After R.S. left the hospital, despite Mr. and Mrs. S.'s interference, V.L. managed limited communications with her. V.L. repeated his requests to be named as father and renewed his vow to oppose the adoption and to raise the child himself. Finally, on September 21, R.S. executed the acknowledgment of paternity that V.L. had received from the office of vital statistics, and V.L. obtained a new birth certificate designating him as the father of B.G.S.
On September 22, the adoptive parents filed a petition for adoption in the Jefferson Parish Juvenile Court. V.L. timely moved to intervene and dismiss the adoption on the basis that his name was placed on the birth certificate and that he had not consented to the adoption pursuant to La.R.S. 9:422.4(A). On September 28 a hearing was held on V.L.'s September 7 motion for custody, visitation and/or revelation of the identity of the adoptive parents. The case was taken under advisement, and the district court ultimately stayed the proceedings pending the outcome of the adoption proceedings.
The juvenile court, following the provisions of the private adoption statute held that because the child was illegitimate and V.L.'s name did not appear on her birth certificate, V.L.'s right to veto the adoption terminated upon the surrender of the child by the mother, and that V.L.'s only recourse was to attempt to show that the adoption was not in the child's best interest in the adoption proceeding. After a further evidentiary hearing ordered by the court of appeal, however, the juvenile court declared unconstitutional the statute that prevented an unwed father from placing his name on his child's birth certificate without the mother's consent, held that the
surrender and adoption proceedings were invalid with respect to V.L. for lack of his consent, but upheld the mother's surrender of the child as terminating her parental rights.
In the meantime, on October 4, 1989, R.S. and V.L. were married after having obtained a waiver of parental consent pursuant to La.R.S. 9:212.
Pursuant to La. Const. art. V, Sec. 5(D)(1), the adoptive parents appealed to this court from the juvenile court's judgment declaring a law unconstitutional on October 31. On R.S.'s motion, the juvenile court consolidated her appeal from the judgment upholding her surrender with this proceeding. 1 On November 2, we ordered the juvenile court to hold a best interest hearing to determine who should have custody of the child pending our decision. We clarified our order on November 10 to allow R.S. to intervene and to participate in the best interest hearing. The hearing was held on November 15. On November 17, following the guidelines set forth in In re J.M.P., 528 So.2d 1002 (La.1988), the trial judge awarded temporary custody of the child to her natural father, V.L., after finding this disposition to be in the child's best interests. The adoptive parents applied for a writ from this court to review the best interest ruling. We granted a writ to review the temporary custody ruling on December 6 and consolidated the matter with the pending appeals. These consolidated matters have been submitted after oral and written arguments.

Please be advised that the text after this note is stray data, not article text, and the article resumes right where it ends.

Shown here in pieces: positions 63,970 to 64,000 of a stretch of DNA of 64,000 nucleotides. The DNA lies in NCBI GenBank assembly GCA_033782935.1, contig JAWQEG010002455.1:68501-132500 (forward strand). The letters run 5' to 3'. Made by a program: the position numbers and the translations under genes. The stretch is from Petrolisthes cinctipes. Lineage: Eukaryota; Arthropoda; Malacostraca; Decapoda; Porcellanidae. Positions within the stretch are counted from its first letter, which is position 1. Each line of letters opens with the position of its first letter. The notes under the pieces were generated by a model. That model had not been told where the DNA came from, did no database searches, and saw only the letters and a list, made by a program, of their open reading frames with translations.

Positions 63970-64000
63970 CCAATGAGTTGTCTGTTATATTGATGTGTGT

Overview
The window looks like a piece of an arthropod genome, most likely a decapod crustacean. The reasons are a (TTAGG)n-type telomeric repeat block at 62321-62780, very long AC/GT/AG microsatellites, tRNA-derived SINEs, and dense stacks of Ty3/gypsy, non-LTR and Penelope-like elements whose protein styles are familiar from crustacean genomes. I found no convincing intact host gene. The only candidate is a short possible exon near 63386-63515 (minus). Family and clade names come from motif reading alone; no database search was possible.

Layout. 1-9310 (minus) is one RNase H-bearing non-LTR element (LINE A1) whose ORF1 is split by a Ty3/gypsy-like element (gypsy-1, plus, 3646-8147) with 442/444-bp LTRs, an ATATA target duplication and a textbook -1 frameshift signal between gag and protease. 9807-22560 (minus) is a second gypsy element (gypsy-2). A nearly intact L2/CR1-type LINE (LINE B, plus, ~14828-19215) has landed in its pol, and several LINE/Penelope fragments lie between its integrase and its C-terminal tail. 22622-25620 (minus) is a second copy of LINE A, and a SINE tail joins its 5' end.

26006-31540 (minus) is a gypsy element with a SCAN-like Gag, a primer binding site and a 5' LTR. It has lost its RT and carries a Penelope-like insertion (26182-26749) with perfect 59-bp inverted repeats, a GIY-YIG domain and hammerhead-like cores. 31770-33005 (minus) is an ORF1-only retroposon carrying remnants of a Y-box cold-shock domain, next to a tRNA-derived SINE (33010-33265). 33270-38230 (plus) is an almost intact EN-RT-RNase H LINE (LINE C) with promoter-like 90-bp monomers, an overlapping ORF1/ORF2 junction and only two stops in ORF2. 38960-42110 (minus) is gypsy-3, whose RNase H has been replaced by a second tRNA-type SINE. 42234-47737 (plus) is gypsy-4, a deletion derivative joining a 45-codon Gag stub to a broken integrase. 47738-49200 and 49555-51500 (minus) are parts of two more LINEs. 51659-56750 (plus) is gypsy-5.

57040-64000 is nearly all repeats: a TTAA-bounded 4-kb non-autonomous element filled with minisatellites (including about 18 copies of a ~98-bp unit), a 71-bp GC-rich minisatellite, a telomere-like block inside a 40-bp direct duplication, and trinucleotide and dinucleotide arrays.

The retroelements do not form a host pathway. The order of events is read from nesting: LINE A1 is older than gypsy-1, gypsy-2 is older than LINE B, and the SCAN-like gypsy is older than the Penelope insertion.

Statutory Scheme Limiting Natural Rights of Parents
In the absence of a statute, the natural right of a parent to his child requires that his consent must be obtained before his parental rights and duties may be terminated and reestablished in adoptive parents. Roy v. Speer, 249 La. 1034, 192 So.2d 554 (1966); Green v. Paul, 212 La. 337, 31 So.2d 819 (1947); State ex rel. Simpson v. Salter, 211 La. 918, 31 So.2d 163 (1947); Adoption of Edwards, 369 So.2d 210 (La.App. 3d Cir.1979); Comment, In re CDT: The Need For Greater Clarity in Private Adoption, 44 La.L.Rev. 845, 847 (1984). Consequently, unless parental rights have been severed by consent or lawful process, a parent has the right of withholding his consent to the adoption or the surrender of custody of his child to a third person. In re J.M.P., 528 So.2d 1002 (La.1988); State ex rel. Martin v. Garza, 217 La. 532, 46 So.2d 760 (1950); State ex rel. Birch v. Baker, 147 La. 319, 84 So. 796 (1920). The private adoption statutes purport to drastically limit this right by establishing a scheme whereby the mother of an illegitimate child may, without the consent of the natural father, terminate his right to withhold such consent by surrendering the child for adoption after refusing to put his name on the child's birth certificate.
When the identity of the father of an illegitimate child is not indicated on the birth certificate, the mother's act of surrendering the child for adoption "terminates all parental rights whatsoever," except for his standing to oppose the adoption at the best interest hearing. La.R.S. 9:422.8. Moreover, the father may not place his name on the birth certificate without the mother's consent. La.R.S. 40:34(B)(1)(a)(iv) and (h).
Consequently, the mother of an illegitimate child has the power to deprive the unwed father of his natural parental right to custody and to veto the adoption by withholding his consent...
To continue readingFREE SIGN UP